I have heard a number of different takes on this and would like to see what your thoughts are in the Cirrus Community. If you are selling a Cirrus that has a Flight Meter and Hobbs Meter installed, are you using the Flight Meter for both airframe and engine times or the Hobbs? Interested to hear your insight and any applicable reference from Cirrus would be outstanding if available. Thanks in advance!
I have been involved with cirrus from the beginning. 90 percent of all talk , maintenance and selling we all refer to flight time. TBO is based on flight time also. Don
Thank you Don. Do you know if there is a reference from Cirrus that verifies this?
Chris, I can speak to this from an aircraft sales perspective. The industry norm is to use Flight time (when available) as the measure of engine and airframe time. There is plenty of historical precedent for this, as legacy airplanes have always had times quoted in “Tach” time, even when a Hobbs meter was installed. The rationale is that wear is accumulating on the airplane at a faster rate when it’s “working” (i.e., flying) than when it’s idling. Tach time and Flight time are very similar in this regard.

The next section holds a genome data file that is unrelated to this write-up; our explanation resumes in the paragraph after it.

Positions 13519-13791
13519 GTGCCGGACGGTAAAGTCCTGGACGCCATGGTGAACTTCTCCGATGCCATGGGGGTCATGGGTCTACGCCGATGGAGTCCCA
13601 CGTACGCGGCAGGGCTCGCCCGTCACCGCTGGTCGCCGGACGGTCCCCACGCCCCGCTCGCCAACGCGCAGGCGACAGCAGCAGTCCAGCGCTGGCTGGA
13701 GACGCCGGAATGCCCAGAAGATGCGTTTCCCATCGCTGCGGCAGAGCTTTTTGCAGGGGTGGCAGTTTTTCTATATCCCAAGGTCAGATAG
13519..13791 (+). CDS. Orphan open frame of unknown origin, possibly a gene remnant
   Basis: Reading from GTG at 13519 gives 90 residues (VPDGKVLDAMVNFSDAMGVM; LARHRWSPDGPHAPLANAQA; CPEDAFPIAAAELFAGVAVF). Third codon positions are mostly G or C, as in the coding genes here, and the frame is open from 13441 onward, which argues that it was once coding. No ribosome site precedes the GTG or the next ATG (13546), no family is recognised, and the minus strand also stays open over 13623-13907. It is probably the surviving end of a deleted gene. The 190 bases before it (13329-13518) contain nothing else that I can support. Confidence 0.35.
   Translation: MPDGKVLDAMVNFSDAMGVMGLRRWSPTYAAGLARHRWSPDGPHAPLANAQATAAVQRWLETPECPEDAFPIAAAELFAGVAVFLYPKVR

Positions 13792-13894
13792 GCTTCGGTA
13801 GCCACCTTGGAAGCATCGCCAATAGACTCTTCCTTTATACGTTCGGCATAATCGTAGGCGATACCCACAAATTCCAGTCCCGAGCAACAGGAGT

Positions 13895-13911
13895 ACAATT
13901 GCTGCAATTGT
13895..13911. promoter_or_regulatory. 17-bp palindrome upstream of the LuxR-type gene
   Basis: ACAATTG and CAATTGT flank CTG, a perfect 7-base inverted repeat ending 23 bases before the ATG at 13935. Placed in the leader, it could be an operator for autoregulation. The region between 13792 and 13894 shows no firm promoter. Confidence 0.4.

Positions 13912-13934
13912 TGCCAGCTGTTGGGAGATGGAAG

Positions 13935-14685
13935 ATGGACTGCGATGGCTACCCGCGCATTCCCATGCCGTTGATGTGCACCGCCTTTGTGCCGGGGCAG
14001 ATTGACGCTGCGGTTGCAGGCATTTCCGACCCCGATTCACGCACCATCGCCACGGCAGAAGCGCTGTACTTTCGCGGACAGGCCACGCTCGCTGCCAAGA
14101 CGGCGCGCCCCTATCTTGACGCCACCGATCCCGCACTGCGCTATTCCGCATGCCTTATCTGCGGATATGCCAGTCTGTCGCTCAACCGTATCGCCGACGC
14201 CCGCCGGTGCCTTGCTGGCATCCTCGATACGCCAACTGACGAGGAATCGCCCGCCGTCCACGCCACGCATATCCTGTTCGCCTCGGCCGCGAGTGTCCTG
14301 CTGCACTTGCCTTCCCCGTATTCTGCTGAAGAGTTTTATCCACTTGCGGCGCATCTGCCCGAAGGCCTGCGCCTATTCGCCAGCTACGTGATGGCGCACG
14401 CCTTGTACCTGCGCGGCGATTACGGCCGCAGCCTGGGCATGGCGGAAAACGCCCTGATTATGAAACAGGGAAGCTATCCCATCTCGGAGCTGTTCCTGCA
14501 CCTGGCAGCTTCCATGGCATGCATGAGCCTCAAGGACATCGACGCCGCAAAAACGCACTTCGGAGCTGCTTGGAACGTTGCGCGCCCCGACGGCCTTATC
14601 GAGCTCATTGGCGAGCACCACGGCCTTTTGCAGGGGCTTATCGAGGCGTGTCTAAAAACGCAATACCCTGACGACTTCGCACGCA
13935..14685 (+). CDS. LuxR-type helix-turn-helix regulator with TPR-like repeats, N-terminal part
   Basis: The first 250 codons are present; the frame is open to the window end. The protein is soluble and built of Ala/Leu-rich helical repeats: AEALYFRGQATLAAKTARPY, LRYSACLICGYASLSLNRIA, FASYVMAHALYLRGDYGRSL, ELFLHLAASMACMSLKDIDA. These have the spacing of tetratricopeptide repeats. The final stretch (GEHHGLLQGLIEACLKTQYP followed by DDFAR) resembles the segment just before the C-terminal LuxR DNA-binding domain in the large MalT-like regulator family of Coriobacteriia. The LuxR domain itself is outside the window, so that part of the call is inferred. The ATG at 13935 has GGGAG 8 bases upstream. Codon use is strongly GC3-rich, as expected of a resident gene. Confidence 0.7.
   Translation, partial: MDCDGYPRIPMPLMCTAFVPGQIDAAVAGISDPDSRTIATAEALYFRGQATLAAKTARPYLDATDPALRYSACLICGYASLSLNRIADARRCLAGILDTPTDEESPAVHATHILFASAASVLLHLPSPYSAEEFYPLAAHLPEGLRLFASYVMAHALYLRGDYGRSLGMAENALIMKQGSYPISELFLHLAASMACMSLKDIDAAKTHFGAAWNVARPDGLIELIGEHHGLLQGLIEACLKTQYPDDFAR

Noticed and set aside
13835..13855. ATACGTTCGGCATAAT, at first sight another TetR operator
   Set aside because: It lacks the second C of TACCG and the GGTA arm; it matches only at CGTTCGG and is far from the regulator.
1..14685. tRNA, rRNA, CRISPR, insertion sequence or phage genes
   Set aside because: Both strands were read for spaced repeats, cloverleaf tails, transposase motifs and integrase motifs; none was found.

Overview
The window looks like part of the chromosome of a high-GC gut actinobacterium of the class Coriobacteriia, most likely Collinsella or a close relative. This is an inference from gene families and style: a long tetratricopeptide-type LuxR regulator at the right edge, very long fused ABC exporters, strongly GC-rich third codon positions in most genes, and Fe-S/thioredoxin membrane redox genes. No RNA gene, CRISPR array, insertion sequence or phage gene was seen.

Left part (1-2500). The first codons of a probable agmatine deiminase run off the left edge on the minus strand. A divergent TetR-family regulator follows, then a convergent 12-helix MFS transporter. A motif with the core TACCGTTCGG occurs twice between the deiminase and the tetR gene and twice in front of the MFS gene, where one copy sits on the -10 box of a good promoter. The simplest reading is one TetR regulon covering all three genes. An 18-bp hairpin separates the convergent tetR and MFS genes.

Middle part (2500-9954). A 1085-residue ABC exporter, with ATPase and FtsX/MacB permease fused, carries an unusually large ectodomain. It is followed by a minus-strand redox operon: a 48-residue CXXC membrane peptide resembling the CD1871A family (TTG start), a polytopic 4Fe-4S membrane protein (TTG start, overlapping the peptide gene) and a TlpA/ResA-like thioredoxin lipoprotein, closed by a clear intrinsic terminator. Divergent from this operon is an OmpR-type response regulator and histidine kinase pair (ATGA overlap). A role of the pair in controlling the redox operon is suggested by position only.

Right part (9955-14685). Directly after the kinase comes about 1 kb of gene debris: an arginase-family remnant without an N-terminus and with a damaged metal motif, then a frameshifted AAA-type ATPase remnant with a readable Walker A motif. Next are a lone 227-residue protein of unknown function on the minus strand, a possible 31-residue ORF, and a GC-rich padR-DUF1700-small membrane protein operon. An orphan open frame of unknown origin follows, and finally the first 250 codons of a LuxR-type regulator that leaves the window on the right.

I don’t have a specific reference from Cirrus, but it’s also true that maintenance intervals, life limits, and TBO recommendations are governed by Flight time.
So then what’s the purpose of the Hobbs meter? Mostly for recording and logging piloting time, which always starts and ends at the chocks.
That and for charging renters. [;)]
Even in the jet world, it’s flight time that is used for maintenance intervals, even for the engines.
There is no mystery about this. 14 CFR 1.1 defines it.
“Time in service, with respect to maintenance time records, means the time from the moment an aircraft leaves the surface of the earth until it touches it at the next point of landing”